Detroit looks at Minnesota model for recovery


It’s an economic development tool Minnesota recognized years ago, and it could hold the key to helping turn around Detroit. New residents, immigrants and refugees specifically, hold great promise for reviving places battered by de-industrialization or changing economics.

At about the same time Detroit slipped into bankruptcy in July, a regional planning and research organization (Global Detroit) released data on the city and metro area foreign-born population. Writing about the study for ThinkProgress, Esther Yu-Hsi Lee cited research showing immigrants are twice as likely to start new businesses than U.S.-born residents of Detroit.

Such findings are consistent with what is known about new Minnesotans and how they are drivers of entrepreneurship in the Twin Cities and in cities throughout the state. Worthington, Willmar, Austin and Rochester are prime examples of people-driven economic recovery and community growth. This was shown in two past Minnesota 2020 reports in 2012 and 2011.

Data assembled over the years by researchers at Concordia University, the Humphrey Institute at the University of Minnesota, and by immigrant and ethnic organizations in Minnesota identify new residents as drivers of the state’s economy. But, “not everyone gets it,” said Hector Garcia, executive director of the Chicano Latino Affairs Council (CLAC).

Now, with Congress working on immigration reform legislation that is sought by civic organizations, business groups and forward looking state agencies around the country, the White House has supplied even more state-by-state evidence of the economic benefits of immigration.

Using projections from Regional Economic Models Inc., the fact sheets project Minnesota’s economic output would increase by $604 million and create 6,549 new jobs in 2014 if the Senate immigration reform bill were to become law.

Further, by providing a pathway to citizenship and expanding both high- and low-skilled visa programs would increase personal income for Minnesota families by an estimated $1.2 billion by the year 2020, the projections showed.

Currently, 5.7 percent of Minnesota business owners are immigrants. That could grow substantially from what we know of Minnesota’s economic growth from over the past decade. And it could grow even faster if Minnesota and other states can find ways to better link entrepreneurship and inventing with our educational systems.

The Regional Economic Models research on Minnesota found that 39.6 percent of science, technology, engineering and math (STEM) graduates in Minnesota are foreign-born, and 57.8 percent of Minnesota’s engineering PhDs are foreign-born.

Contributions to the state’s economy from a liberalized immigration policy would come at all skill and wage levels, however. The White House briefing papers noted the Senate bill would raise “the wage floor” for all workers, “particularly in industries where large numbers of low-wage, easily exploited, unauthorized immigrants currently work.” It cited Institute on Taxation and Economic Policy analysis showing immigration reform would have increased state and local taxes paid by Minnesota immigrants by $13 million in 2010, from $69 million to $82 million.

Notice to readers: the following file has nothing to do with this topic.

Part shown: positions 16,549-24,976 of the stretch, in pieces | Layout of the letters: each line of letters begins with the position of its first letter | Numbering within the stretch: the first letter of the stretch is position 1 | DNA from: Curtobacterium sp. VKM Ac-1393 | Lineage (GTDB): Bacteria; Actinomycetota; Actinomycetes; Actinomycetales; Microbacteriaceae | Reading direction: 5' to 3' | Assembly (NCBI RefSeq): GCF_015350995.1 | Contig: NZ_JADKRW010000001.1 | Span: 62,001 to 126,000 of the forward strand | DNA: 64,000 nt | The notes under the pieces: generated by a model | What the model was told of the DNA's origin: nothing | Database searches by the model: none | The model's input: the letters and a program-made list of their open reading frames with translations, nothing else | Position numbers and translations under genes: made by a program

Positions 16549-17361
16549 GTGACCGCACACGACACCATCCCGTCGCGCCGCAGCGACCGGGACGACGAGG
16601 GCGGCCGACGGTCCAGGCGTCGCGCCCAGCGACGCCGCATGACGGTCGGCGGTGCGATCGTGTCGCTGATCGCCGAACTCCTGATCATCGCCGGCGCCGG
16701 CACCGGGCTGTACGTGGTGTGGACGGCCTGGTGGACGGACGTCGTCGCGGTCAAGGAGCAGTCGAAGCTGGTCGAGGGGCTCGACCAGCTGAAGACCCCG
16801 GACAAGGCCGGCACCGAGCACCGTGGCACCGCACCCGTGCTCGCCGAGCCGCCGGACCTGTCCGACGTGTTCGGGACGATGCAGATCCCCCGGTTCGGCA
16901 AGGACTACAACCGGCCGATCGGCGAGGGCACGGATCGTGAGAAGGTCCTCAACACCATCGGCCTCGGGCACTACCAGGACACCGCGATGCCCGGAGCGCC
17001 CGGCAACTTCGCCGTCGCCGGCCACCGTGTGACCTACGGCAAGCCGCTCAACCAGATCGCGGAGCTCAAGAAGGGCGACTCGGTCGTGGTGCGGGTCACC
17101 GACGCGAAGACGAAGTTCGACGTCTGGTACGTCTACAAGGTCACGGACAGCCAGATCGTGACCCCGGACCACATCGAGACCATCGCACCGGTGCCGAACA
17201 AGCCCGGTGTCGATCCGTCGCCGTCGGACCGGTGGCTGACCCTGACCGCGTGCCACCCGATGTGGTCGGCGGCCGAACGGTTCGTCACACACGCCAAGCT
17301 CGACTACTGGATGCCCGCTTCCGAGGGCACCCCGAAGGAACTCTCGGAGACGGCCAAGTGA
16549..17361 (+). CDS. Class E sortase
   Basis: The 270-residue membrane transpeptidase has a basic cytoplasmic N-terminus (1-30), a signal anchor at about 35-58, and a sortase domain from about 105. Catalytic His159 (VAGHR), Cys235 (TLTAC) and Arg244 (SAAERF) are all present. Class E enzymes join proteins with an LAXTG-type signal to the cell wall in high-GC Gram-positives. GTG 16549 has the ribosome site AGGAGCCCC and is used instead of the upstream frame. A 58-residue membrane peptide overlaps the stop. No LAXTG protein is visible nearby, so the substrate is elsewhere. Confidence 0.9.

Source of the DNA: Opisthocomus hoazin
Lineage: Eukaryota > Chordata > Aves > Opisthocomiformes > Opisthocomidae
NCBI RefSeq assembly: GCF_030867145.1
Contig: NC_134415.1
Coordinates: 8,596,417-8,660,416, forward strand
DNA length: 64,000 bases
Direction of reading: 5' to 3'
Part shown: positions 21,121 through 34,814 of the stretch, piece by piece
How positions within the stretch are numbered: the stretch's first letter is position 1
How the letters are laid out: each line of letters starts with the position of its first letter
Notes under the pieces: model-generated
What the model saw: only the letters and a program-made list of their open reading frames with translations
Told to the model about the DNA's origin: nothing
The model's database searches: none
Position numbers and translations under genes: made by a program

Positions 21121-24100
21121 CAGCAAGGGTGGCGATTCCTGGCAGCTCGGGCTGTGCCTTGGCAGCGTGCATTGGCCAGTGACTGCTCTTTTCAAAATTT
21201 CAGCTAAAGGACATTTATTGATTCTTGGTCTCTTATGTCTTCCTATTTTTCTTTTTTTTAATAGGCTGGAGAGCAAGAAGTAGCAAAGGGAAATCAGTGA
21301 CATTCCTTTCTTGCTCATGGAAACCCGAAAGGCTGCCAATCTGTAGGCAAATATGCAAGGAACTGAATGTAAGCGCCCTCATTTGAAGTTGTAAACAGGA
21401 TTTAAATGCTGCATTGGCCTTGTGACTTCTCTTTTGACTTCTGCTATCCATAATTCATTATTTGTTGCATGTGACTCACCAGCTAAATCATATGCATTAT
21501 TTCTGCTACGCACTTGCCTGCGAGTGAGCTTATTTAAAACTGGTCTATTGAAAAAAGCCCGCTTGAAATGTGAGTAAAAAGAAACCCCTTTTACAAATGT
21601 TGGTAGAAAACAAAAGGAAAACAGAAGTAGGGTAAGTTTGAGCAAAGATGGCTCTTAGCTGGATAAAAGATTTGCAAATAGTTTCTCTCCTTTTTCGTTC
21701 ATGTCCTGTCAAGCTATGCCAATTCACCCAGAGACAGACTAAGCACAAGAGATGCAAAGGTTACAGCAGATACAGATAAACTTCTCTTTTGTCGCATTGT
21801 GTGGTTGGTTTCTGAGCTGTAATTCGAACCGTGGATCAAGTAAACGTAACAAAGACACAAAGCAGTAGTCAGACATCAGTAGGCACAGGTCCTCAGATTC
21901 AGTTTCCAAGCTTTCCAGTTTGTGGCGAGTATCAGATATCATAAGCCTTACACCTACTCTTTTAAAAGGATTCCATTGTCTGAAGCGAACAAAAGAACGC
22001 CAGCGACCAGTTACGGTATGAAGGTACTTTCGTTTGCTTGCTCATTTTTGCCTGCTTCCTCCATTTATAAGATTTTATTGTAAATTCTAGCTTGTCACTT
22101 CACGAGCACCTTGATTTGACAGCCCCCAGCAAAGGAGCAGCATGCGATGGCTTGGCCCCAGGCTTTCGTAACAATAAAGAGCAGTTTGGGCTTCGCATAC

Across the nation, the Partnership for a New American Economy found in 2011 that the foreign-born population was only 13 percent of U.S. population, but these new residents started 28 percent of all new companies that year.

In yet another study, the National Venture Capital Association noted that between 2006 and 2012, 33 percent of U.S. venture-backed new public companies had at least one immigrant founder.

As of June, immigrant-founded companies had market capitalization of $900 billion, an increase of $400 billion since the venture capital group began measurements in 2006. These companies now have approximately 600,000 employees worldwide, with the majority here at home.

The Senate recognized these contributions to the American economy when it approved its immigration reform bill in early July. But as with all matters involving the House of Representatives, anything that might be good for people or the economy faces stiff opposition.

Nonetheless, bankrupt Detroit is taking stock of its most precious local resources – people – to lead the city and region to economic recovery. The Global Detroit and Data Driven Detroit (D3) research group found 397,000 foreign-born people living in the four-county Detroit metro area.

Yu-Hsi Lee, noting that Detroit has more problems than most cities these days, wrote that immigrants offer hope the city may find new owners and occupants for 90,000 empty houses. Getting those properties back on the tax rolls would help Detroit greatly.

She also notes that Detroit could gain guidance on renewing communities by immigrant-friendly efforts in Cleveland, St. Louis and Philadelphia. We would also nominate the Twin Cities, and several other Minnesota cities, as models for Detroit to study.

But that doesn’t mean we have it all worked out. Much research is still needed. And then, collectively, agreement and consensus must be reached on what public policies would help new Minnesotans access capital, comply with laws and regulations, and properly provide for employees and other stakeholders.

That is the formula for helping Minnesota grow, and moving the Minnesota economy forward.